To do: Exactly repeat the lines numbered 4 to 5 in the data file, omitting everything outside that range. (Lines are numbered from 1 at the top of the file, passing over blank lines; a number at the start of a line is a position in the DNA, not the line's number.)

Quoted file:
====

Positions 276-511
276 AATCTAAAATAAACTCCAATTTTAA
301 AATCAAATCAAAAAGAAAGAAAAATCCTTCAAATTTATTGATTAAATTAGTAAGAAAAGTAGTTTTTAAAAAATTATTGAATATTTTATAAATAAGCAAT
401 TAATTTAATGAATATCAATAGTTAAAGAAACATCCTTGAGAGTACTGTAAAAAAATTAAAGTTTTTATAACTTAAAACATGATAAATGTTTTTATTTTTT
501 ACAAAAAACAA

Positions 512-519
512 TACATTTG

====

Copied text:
401 TAATTTAATGAATATCAATAGTTAAAGAAACATCCTTGAGAGTACTGTAAAAAAATTAAAGTTTTTATAACTTAAAACATGATAAATGTTTTTATTTTTT
501 ACAAAAAACAA